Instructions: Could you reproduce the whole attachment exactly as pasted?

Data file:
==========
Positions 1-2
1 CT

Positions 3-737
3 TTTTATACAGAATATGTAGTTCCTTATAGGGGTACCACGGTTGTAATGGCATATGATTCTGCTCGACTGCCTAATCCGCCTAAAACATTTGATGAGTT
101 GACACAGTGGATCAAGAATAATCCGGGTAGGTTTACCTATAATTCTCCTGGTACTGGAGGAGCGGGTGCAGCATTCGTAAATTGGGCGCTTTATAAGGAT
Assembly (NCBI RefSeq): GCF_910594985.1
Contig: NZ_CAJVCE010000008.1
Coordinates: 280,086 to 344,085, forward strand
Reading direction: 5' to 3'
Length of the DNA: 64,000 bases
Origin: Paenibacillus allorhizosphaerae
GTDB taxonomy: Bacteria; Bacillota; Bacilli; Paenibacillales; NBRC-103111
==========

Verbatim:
Positions 1-2
1 CT

Positions 3-737
3 TTTTATACAGAATATGTAGTTCCTTATAGGGGTACCACGGTTGTAATGGCATATGATTCTGCTCGACTGCCTAATCCGCCTAAAACATTTGATGAGTT
101 GACACAGTGGATCAAGAATAATCCGGGTAGGTTTACCTATAATTCTCCTGGTACTGGAGGAGCGGGTGCAGCATTCGTAAATTGGGCGCTTTATAAGGAT
Assembly (NCBI RefSeq): GCF_910594985.1
Contig: NZ_CAJVCE010000008.1
Coordinates: 280,086 to 344,085, forward strand
Reading direction: 5' to 3'
Length of the DNA: 64,000 bases
Origin: Paenibacillus allorhizosphaerae
GTDB taxonomy: Bacteria; Bacillota; Bacilli; Paenibacillales; NBRC-103111